This isn’t going to be a tirade of criticism like the last post but more of a reflection of how I think most people uses the Four Levels of Kirkpatrick, namely wrong. I’ve heard the following quite a few times:
“Yeah, we do course evaluation but we’ve only come as far as Level 1 and 2.”
So what’s wrong with this? Of course it’s very much easier to just measure what people think of the course (Level 1) and what they’ve learned (Level 2) than mess with change of behavior (Level 3) and result (Level 4). And of course people tend to do what’s easy instead of doing what they should do.
I’m amazed that people look at the four levels and interpret the “1” as “do this first and do the rest when you’re ready”. (Or maybe the numbering issue is the Kirkpatrick’s fault but hey, I promised, no more criticism!) There’s no other way of measuring and analyzing a change program (i.e. a course) than to start with what result your company is after.
Ask yourself the following question: Would your CEO ask you about what the target group participants felt about the course if you got the result you were after? Of course not! She’d applaud you and tell you to move on to another project! Would your CEO worry about how many things your participants learned? Nope. If they changed their behavior? Well, not really, no. It’s the end result that matters in the end, am I right? NB! This is not to say that you shouldn’t focus on behavior though. Quite the opposite and I’ll come back to that in a bit.
Will Thalheimer is famous for his straightforwardness about the pointlessness of using smile sheet ratings as a barometer of how effective your learning intervention is, citing a correlation at about 0,09 – which basically is no correlation at all.
Thus, forget about Level 1 I say! Ask these questions in the classroom while you have a chance to do something about it! Level 2? While it’s interesting to know what level the participants acquire what you’re offering (not only knowledge of course) the only things that’s really interesting is their commitment and confidence. How much they’ve learned, heard or read is totally beside the point so skip that or make it a secondary item of that evaluation. What I suggest is a much larger focus on Level 3 and 4, i.e. behavior needed to reach the result wanted.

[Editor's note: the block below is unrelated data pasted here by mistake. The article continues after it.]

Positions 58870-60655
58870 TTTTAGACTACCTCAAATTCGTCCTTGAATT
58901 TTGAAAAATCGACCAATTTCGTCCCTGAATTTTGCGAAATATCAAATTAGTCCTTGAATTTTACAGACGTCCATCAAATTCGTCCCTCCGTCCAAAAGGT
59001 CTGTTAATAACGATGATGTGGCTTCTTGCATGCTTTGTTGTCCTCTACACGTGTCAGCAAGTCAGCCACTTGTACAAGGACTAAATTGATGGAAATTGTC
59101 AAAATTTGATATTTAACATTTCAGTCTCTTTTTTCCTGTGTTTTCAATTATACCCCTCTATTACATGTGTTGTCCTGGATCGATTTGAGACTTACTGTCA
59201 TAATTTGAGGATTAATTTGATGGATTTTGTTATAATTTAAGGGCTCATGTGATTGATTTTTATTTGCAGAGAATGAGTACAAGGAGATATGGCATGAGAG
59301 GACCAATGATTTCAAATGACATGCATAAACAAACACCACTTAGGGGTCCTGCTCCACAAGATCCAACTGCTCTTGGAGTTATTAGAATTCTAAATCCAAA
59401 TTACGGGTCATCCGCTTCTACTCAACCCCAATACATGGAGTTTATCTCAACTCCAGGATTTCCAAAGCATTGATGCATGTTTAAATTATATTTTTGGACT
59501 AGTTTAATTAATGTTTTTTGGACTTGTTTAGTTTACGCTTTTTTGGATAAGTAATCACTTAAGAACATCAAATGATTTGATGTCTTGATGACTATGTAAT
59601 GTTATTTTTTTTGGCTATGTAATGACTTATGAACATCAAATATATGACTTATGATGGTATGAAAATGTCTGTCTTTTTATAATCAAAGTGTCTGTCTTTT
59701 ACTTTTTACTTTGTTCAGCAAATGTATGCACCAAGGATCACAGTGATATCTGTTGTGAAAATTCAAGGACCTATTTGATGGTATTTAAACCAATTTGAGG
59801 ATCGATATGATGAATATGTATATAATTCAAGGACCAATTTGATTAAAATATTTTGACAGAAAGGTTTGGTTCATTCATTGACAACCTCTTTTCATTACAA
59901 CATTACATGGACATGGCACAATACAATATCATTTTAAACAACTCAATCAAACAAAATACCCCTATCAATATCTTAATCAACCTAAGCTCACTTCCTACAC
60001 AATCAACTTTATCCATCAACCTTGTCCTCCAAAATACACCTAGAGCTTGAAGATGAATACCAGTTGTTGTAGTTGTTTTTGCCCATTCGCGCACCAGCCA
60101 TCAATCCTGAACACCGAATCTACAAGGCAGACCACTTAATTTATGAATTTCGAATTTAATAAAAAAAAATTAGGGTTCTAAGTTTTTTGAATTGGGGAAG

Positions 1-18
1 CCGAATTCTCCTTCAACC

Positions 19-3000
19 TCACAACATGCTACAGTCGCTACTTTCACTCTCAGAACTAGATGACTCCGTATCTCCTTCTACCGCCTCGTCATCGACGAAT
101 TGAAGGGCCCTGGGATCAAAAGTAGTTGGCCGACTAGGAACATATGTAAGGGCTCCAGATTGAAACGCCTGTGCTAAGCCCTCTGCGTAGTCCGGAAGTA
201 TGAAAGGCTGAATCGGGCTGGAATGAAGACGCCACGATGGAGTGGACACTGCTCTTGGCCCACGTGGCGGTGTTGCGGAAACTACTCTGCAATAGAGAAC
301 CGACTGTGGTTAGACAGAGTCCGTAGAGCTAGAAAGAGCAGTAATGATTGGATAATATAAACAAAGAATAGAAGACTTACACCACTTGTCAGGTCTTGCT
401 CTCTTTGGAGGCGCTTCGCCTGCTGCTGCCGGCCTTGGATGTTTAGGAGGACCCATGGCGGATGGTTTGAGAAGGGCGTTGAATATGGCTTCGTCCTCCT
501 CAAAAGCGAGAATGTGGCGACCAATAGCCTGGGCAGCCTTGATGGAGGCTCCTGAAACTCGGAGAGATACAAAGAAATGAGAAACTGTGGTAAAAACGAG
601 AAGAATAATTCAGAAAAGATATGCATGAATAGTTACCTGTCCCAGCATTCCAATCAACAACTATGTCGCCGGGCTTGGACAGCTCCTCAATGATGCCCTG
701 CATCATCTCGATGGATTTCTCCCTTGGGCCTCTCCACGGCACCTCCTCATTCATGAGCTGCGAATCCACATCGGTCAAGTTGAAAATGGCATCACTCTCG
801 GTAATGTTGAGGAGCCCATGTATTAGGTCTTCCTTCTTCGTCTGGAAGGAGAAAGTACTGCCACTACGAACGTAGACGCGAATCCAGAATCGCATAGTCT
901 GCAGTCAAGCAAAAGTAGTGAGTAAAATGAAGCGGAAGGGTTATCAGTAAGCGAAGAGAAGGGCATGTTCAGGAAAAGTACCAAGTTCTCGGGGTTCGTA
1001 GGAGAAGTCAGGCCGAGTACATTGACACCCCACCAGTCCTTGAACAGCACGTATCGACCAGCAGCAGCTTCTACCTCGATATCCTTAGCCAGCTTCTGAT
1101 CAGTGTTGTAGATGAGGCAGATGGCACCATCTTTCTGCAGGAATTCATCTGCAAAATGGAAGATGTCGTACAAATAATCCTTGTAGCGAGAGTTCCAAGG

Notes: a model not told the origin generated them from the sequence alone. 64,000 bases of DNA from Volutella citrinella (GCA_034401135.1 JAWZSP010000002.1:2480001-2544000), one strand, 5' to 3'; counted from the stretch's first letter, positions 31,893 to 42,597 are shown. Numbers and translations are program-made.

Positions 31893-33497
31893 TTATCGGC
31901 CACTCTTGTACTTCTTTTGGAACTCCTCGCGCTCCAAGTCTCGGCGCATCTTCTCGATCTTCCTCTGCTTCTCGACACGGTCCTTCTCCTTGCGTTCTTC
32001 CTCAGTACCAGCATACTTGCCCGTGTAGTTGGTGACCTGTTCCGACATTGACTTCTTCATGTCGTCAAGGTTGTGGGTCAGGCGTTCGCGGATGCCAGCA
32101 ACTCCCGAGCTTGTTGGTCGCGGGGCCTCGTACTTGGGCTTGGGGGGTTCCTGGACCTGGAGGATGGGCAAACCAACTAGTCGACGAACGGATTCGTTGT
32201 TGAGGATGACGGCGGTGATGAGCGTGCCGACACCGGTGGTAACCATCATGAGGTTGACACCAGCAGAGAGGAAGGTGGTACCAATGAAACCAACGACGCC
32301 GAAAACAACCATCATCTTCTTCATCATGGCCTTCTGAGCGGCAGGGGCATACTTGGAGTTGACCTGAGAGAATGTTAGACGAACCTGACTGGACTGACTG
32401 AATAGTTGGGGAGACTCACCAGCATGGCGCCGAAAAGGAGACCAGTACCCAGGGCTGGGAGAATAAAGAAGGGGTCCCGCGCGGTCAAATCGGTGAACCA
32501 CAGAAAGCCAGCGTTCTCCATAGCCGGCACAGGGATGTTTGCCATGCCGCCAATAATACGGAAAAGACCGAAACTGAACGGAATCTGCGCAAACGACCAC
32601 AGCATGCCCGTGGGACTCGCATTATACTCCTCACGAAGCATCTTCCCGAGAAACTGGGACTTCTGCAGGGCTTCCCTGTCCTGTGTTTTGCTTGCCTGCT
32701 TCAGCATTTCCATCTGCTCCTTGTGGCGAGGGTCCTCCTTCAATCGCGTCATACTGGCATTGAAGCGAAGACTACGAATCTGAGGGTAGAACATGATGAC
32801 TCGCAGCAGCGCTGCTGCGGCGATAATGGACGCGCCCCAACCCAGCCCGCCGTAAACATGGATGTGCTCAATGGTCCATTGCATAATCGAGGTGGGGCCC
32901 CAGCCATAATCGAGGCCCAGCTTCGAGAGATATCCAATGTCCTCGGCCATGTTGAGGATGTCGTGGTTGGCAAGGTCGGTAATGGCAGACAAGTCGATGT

- Frame and formulate your change program as to generate and incorporate the participants’ ideas and suggestions.
- Provide a wealth of content that supports the critical behavior of Level 3 but not anything else. We want them to do stuff and if they have to learn things for this to be possible, fine, but if not, that’s even better!
- Create checklists
- Idea databases with crowdsourcing, i.e. up-voting for good ideas and down-voting for the opposite
- Provide job-aids that can be printed out if needed but always are available when at work
- Make sure your organization really supports the change program by doing their share of key required drivers:
- Have managers coach and act as role models
- Do extensive follow-up of results and make the results really visible
- Share best practices and reward the practitioners.
- Get a good foundation on where you are today to get a realistic and necessary goal, i.e. measure properly and analyze your data to make sure you know where you really want to go. From there you create your leading indicators – part goals that will get you to the top of that mountain in the end.
Update: Since my blog got hacked and went down over the weekend I didn’t have the possibility to post this until today. What’s interesting is that Jim Kirkpatrick is thinking what I’m thinking as shown by today’s tweet:
A false belief about the 4 levels: you should first become experts in 1 & 2 before moving to 3 & 4. Really, you should quickly master 3 & 4.
— Jim Kirkpatrick (@Jim_Kirkpatrick) August 20, 2013